Since August 2012, Australia has sent asylum seekers arriving by boat without valid visas to Nauru or Manus Island in Papua New Guinea to have their claims processed.
The terms of its offshore processing policy were set out in two original memoranda of understanding, signed in August and September 2012 with Nauru and PNG, respectively.
In July 2013, the then Labor government announced its policy that asylum seekers arriving by boat would be subject to offshore processing, and would not be permitted to settle permanently, even if they are found to be refugees.
Ms Andrews on Friday said policies that started under ‘Operation Sovereign Borders’, launched in September 2013, will remain under the agreement.
“There is zero chance of settlement in Australia for anyone who arrives illegally by boat,” she said.
“Anyone who attempts an illegal maritime journey to Australia will be turned back, or taken to Nauru for processing. They will never settle in Australia.”
President of the Republic of Nauru Lionel Aingimea said the memorandum extends the bilateral agreement in place since 2012 but “creates an enduring form of offshore processing”.
He said Nauru has worked with Australia to ensure those who are successful in their asylum applications are settled in third countries.
By January this year, almost half of the approximately 4,180 people transferred offshore between 2012 and 2014 were back in Australia, according to the UNSW’s Andrew & Renata Kaldor Centre for International Refugee Law.
Despite arrangements for offshore processing remaining in place, no new asylum seekers have been transferred to Nauru or PNG since 2014, the Kaldor Centre says, with new arrivals instead being intercepted and turned back at sea or returned to their countries of origin.
Around 108 refugees and people seeking asylum are currently held on Nauru and 125 in PNG, the Asylum Seeker Resource Centre (ASRC) says, many of whom have been there for more than eight years.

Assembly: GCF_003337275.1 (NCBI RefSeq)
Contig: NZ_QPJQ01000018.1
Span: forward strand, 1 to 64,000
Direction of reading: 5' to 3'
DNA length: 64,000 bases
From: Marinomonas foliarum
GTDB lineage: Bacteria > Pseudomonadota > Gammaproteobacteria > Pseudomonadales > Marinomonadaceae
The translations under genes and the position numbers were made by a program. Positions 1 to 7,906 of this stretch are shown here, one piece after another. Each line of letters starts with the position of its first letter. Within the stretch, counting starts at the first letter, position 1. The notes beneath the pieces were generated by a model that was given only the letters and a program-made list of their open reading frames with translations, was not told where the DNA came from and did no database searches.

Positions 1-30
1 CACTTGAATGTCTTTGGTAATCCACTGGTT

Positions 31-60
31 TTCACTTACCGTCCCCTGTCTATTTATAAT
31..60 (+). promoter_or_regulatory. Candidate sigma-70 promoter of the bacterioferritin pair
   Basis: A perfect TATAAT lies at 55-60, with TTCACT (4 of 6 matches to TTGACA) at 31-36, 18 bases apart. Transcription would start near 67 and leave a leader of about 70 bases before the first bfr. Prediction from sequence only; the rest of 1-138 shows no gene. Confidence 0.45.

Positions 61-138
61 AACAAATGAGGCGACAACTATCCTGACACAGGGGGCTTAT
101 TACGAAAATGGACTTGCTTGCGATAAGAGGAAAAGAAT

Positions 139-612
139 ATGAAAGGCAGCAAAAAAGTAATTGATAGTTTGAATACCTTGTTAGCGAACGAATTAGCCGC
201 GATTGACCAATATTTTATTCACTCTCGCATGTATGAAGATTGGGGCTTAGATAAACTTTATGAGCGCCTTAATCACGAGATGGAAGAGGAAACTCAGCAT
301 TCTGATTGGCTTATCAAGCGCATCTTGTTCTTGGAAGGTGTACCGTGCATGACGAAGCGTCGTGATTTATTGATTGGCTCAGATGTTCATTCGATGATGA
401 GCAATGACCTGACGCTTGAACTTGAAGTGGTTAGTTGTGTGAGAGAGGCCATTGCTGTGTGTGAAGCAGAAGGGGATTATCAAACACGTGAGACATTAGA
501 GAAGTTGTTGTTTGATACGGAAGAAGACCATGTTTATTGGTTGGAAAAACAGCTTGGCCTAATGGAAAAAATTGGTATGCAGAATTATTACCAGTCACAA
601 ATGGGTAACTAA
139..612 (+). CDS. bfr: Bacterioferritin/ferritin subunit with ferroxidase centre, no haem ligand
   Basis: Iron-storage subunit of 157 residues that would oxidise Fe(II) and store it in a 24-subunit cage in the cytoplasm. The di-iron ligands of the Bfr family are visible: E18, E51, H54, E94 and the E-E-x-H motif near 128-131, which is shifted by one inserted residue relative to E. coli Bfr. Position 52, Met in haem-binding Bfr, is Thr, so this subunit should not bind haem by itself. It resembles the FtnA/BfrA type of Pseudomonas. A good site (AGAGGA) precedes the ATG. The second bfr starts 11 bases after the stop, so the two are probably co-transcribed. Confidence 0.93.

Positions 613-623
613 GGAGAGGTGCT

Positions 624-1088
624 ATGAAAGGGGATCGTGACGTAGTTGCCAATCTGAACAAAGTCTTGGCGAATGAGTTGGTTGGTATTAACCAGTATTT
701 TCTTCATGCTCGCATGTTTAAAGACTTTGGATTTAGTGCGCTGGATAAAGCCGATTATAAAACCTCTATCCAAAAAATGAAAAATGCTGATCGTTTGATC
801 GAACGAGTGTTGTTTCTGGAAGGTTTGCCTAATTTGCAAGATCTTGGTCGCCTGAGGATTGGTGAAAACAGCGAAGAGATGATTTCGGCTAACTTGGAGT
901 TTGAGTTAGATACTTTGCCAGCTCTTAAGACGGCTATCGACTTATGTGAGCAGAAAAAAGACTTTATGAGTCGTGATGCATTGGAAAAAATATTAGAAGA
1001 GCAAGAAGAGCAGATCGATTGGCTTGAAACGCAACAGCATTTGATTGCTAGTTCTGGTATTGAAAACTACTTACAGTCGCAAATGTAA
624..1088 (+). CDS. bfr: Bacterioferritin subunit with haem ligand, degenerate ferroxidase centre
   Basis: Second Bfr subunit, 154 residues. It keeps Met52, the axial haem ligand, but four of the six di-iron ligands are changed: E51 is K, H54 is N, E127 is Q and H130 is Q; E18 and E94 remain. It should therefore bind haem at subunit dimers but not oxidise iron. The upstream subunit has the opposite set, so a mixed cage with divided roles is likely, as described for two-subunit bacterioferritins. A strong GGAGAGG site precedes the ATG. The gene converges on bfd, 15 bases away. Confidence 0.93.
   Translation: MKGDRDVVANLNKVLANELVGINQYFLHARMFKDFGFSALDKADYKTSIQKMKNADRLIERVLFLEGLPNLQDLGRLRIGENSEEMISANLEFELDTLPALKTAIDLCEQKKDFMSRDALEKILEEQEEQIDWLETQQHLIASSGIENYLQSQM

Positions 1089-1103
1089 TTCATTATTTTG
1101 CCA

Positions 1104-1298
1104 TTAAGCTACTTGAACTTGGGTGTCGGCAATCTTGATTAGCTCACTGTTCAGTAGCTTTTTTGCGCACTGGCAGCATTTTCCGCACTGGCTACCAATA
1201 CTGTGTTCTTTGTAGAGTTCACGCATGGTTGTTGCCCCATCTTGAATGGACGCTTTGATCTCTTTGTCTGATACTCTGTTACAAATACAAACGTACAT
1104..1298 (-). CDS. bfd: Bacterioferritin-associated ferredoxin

The ASRC said it is shocked by the government’s announcement, claiming the trauma and violence experienced by those on Nauru over the last eight years shows it to be a “failed and dangerous policy”.
“An ‘enduring regional processing capability’ in Nauru means: enduring suffering, enduring family separation, enduring uncertainty, enduring harm and Australia’s enduring shame,” Director of Advocacy and Campaigns Jana Favero said.
An ‘enduring regional processing capability’ in Nauru means
Enduring family separation
“This MOU is only extending a failed system, the Morrison government must give the men, women and children impacted by the brutality of offshore processing a safe and permanent home.
“Prolonging the failure of offshore processing on Nauru and PNG is not only wrong and inhumane but dangerous.”
Last month, the Kaldor Centre’s Madeline Gleeson and Natasha Yacoub called for an end to the policy, claiming it has failed to “save lives”, “stop the boats” or “break the business model of people smugglers” and has racked up enormous costs.
“Nine long years of a cruel, costly and ineffective policy sustained by successive governments of both major parties, despite consistently failing to meet any of its stated aims,” they wrote in an opinion piece for The Conversation.
“This deeply flawed policy must not be permitted to reach its ten-year mark.”